Mine cost exactly 217 euro (the one in the left) and the equivalent to about 180 euro (the other one).

Ciao,

Gerson.


#22

Thank you for the info! :)

Quote:
Was that a rhetorical question? :-)

Actually it was not. I know that many times the eBay prices are "bloated" and out of proportion. And I had no info about prices elsewhere. And I thought that, since it was mislabeled and I was the only bidder, it could be a good price! :)
Anyway I like the calculator, it's really near mint, even the display glass looks like new... Now I would like to find the manual! :) I have the museum DVDs but I like to read manuals on paper - and printing would be too big a job...

Best regards,
Cristian


#23

Does anyone know which version fetches a higher price? The flat screen or stepped screen version: HERE . Cheers, Keith

#24

I was watching over the weeks that calc too, hoping for a further decrease in price. But I think it has been a bargain anyway, considering the current pricing of the 42s.

I recently bought one from a forum member (on eBay, anyway), for about 135 Euros, plus shipping, plus custom duty.

It came with manual, but it was refurbished by the seller, and (probably due to the disassembling and reassembling process) the keys are mushy and sticking or snapping, the good cosmetic condition notwithstanding.

So, congratulation for your recent acquisition! :)

Vince

#25

Quote:
- Is there some specific defect I should look for? It's a 1987 Singapore unit.
Keyboards may fail and require to open it, which appears to be typical for all Pinoneer calculators. This is what has been reported many times.

OTOH, I now have a 20S, two 32SII, a 10B (I gifted it, but it's still within reach and in daily use), and a 27S. None of them failed so far.

#26

You can adjust the contrast by pressing + or - while holding down the EXIT/ON key. You may be able to get it to be a bit more to your liking that way, but don't expect too much. The HP-42S display is widely considered to be a somewhat poor feature in an otherwise excellent calculator.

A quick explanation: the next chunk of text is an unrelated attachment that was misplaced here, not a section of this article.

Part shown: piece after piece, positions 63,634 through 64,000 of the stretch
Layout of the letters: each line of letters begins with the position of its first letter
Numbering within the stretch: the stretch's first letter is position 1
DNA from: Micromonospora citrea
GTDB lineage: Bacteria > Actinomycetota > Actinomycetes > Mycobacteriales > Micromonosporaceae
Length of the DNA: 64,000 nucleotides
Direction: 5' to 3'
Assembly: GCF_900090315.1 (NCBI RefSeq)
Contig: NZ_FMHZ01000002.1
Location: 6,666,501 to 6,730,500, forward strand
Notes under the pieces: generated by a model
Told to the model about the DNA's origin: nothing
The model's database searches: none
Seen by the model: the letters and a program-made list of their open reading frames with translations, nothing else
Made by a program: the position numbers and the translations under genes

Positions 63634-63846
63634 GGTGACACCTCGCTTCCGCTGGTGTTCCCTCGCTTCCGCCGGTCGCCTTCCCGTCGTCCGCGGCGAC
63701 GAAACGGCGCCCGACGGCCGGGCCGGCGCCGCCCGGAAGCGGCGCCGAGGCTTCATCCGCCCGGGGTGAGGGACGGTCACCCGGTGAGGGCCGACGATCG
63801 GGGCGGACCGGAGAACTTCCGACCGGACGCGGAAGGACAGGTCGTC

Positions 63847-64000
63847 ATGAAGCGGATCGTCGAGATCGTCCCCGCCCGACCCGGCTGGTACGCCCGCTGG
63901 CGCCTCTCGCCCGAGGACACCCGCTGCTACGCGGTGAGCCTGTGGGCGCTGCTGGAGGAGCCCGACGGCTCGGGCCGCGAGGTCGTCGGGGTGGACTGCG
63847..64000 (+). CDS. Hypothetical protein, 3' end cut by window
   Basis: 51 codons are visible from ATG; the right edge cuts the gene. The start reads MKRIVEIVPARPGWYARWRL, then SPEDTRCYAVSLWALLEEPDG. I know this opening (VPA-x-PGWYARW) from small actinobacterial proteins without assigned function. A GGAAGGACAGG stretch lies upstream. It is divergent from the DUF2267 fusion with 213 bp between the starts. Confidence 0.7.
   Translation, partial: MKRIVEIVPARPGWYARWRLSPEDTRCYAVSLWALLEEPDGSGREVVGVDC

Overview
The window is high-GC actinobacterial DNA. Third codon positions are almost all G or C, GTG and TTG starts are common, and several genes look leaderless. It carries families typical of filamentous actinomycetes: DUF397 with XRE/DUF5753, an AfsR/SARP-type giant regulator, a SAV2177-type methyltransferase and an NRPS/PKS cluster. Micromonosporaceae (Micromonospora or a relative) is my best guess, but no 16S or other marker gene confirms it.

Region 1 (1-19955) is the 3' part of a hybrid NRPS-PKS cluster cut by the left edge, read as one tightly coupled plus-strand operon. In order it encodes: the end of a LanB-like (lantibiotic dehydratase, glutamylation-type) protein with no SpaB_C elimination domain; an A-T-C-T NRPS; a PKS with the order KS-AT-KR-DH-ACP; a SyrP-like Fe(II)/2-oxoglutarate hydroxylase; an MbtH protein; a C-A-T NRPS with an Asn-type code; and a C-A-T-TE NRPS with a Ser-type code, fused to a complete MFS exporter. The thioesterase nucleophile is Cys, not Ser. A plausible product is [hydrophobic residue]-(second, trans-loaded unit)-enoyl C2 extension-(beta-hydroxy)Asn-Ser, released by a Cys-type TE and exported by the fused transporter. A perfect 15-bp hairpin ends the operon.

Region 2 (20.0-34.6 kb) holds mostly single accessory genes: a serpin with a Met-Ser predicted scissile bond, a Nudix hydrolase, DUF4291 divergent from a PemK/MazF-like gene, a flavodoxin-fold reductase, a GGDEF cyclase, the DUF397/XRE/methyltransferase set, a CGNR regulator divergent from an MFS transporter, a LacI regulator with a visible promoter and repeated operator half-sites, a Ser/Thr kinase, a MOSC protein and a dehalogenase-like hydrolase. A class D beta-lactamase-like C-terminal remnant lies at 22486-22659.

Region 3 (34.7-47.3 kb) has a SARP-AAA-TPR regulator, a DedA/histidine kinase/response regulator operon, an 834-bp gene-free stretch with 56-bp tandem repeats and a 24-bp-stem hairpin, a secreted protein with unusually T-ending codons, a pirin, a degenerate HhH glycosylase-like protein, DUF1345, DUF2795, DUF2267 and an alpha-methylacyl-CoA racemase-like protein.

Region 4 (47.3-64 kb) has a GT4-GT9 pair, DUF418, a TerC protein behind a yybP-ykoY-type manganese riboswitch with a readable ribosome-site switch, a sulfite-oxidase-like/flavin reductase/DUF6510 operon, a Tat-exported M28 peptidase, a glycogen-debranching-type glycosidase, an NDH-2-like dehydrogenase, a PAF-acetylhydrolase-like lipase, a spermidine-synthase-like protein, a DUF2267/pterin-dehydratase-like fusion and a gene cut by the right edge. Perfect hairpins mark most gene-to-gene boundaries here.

#27

Quote:
- Is there some specific defect I should look for? It's a 1987 Singapore unit.

A problem that is by far the most serious yet obscure is the remaining lifetime of the calculator. I would like to share my experience with you. I had a HP-48SX bought new in 1990. Its serial number is 3051AXXXXX. I used it quite heavily from 1990 to 1992. After 1992, I used it occasionally. I found that part of the LCD display was dead only several years ago and that the calculator eventually RIP this year. Except some dirt, the calculator still looked mint for about 20 years without any wear or other cosmetic problems. If I had sold it to you several years ago, you would have lost your money!!!



Every one has to risk himself when deciding to buy a calculator used for more than 10 years. Unfortunately, a car has an odometer to log its mileage but a calculator has no corresponding meter to log its usage. Only the owner knows the truth. Even an unused one cannot be guaranteed to survive for long because all electronic components have their respective lifetimes even without much use.

Edited: 19 Feb 2012, 4:23 a.m.


#28

Quote:

Every one has to risk himself when deciding to buy a calculator used for more than 10 years.


Yes... I know. Unfortunately there's no way around that. If some components inside are only just "marginally alive", I can't know. But at least I know there are no already-worn parts.
This is something I hate about new technology. Take an old transistor radio from 40 years ago... you can fix almost any defect. Take anything with custom components... you're out of luck. Even my old Commodore 64 was easily fixed, but only if you had access to spare custom chips.

The same goes with cars... I could keep my old 1983 Alfa Romeo alive for many years, right until it was destroyed in an accident last year. Modern cars have more complex, custom sensors/electronics parts which are not fixable and impossible to substitute with anything else when the stores run out of spares. Oh well, such is life...

Cristian